It’s the 22nd Century and most of the Earth has become a post-holocaust wasteland where the millions of survivors have been crowded into densely over-populated Mega Cities. With crime out of control, an elite police force known as The Judges was created and given the power to act as judge, jury and executioner, with Judge Dredd (Stallone) known as the most feared of them all. But while fiercely committed to upholding the law, Dredd suddenly finds himself framed for murder and is forced to clear his name…
Though some viewers now consider Judge Dredd as a so-bad-it’s-good guilty pleasure, many of us still hold it as just plain bad. At the time, of course, fans of 2000 AD’s long-running cult series centred their mouth-foaming disapproval around the fact that Dredd spends most of the movie with his helmet removed (something which, in the comics, is a big no-no), but its problems ran far deeper than that. Compromised by a troubled production which included creative differences between star Sly Stallone and filmmaker Danny Cannon, the ’95 adaptation ended up as a tonally uneven misfire which failed to make proper use of the source material. Where the graphic novels offered satirical and morally complex sci-fi, the movie plays as a generic nineties actioner. And not even a good one at that.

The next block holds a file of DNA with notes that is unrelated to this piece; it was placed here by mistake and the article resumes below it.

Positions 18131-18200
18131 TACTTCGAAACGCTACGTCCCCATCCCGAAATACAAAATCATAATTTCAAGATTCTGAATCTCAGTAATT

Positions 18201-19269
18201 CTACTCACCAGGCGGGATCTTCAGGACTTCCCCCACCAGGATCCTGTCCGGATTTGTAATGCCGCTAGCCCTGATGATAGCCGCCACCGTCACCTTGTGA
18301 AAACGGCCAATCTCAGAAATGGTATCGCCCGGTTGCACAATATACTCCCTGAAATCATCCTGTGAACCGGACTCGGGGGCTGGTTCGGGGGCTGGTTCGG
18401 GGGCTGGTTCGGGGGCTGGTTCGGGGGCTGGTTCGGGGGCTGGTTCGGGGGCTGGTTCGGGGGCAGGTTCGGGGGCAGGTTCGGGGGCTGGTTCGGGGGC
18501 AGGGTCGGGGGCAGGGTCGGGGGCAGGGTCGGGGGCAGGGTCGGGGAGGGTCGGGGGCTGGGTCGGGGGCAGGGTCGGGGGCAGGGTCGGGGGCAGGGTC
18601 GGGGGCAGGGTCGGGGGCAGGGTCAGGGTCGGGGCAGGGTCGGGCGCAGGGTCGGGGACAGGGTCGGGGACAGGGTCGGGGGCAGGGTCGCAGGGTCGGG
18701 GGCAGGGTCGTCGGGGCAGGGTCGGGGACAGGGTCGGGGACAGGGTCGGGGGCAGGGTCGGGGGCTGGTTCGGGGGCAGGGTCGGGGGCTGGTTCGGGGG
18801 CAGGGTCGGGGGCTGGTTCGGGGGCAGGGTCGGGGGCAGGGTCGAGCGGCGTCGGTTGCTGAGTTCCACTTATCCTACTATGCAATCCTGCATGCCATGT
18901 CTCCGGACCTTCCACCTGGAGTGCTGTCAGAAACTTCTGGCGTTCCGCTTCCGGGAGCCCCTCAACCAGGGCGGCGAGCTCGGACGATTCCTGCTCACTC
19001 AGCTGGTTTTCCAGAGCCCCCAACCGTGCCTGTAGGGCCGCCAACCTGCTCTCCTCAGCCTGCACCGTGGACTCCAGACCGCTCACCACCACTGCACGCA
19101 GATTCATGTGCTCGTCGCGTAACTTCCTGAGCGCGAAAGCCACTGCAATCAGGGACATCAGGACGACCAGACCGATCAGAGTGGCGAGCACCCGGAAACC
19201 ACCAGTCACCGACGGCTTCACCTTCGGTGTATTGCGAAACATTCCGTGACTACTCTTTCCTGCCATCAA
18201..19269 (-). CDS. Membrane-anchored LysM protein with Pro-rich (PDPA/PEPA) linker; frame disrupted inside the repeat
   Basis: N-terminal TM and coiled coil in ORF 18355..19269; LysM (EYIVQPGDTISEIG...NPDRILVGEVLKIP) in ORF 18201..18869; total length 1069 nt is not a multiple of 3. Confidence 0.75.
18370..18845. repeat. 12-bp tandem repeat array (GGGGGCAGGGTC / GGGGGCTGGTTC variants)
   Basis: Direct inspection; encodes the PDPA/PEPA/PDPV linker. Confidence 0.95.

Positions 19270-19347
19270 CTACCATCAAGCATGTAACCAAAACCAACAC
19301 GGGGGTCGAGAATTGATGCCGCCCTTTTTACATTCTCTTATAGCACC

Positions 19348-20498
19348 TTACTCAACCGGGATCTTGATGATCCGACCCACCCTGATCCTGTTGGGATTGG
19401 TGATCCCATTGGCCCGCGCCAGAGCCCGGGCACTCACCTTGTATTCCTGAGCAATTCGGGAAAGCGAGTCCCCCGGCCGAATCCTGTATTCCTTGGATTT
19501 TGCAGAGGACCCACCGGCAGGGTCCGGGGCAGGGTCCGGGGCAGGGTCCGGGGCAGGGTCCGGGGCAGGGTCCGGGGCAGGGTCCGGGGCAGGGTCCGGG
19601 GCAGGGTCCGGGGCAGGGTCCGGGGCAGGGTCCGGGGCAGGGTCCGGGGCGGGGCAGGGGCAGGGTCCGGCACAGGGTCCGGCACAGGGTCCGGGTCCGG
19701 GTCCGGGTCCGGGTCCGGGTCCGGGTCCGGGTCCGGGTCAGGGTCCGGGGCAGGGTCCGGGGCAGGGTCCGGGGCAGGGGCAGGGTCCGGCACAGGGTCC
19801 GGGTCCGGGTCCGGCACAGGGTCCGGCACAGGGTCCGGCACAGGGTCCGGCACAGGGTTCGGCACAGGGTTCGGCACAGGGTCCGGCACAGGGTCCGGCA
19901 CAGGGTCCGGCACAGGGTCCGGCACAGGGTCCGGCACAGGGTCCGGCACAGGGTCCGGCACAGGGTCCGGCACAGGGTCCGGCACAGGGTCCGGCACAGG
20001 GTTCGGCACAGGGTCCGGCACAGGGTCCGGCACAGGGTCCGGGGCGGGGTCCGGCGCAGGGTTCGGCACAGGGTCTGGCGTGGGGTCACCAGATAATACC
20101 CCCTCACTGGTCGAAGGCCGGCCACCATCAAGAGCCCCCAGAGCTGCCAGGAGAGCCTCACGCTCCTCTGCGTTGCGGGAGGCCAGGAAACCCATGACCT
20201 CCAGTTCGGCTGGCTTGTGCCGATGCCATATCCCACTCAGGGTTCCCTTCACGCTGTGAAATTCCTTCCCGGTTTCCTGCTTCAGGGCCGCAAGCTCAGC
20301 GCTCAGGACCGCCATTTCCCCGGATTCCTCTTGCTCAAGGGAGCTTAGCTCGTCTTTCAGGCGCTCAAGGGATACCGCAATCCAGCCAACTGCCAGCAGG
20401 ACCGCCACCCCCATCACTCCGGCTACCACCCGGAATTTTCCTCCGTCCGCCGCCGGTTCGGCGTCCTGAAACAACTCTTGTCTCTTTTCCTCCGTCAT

In truth, the opening fifteen minutes are reasonably promising and there’s some impressive visual work dotted throughout, but that’s about your lot. Despite nabbing recognisable elements from Blade Runner, Robocop and Return Of The Jedi, Dredd often feels like a poorer companion piece to Demolition Man (which remains an enjoyable slice of Sly), given the futuristic law enforcement, falsely-convicted Stallone hero and use of Rob Schneider as comic relief. Though Schneider gets a laugh with his “I am the loooaaawww” impersonation, in doing so he effectively highlights that what we’re watching is more of a low-end Sly Stallone movie than it is a Judge Dredd one, as the unknowable, enigmatic lawman from the comics is replaced with a stock Stallonian hero sporting blue contacts. Elsewhere Max von Sydow and Jurgen Prochnow bring class despite being given little to work with, while Armand Assante and Diane Lane feature as the villain and love interest respectively.
Though some viewers now consider Judge Dredd as a so-bad-it’s-good guilty pleasure, may of us still hold it as just plain bad.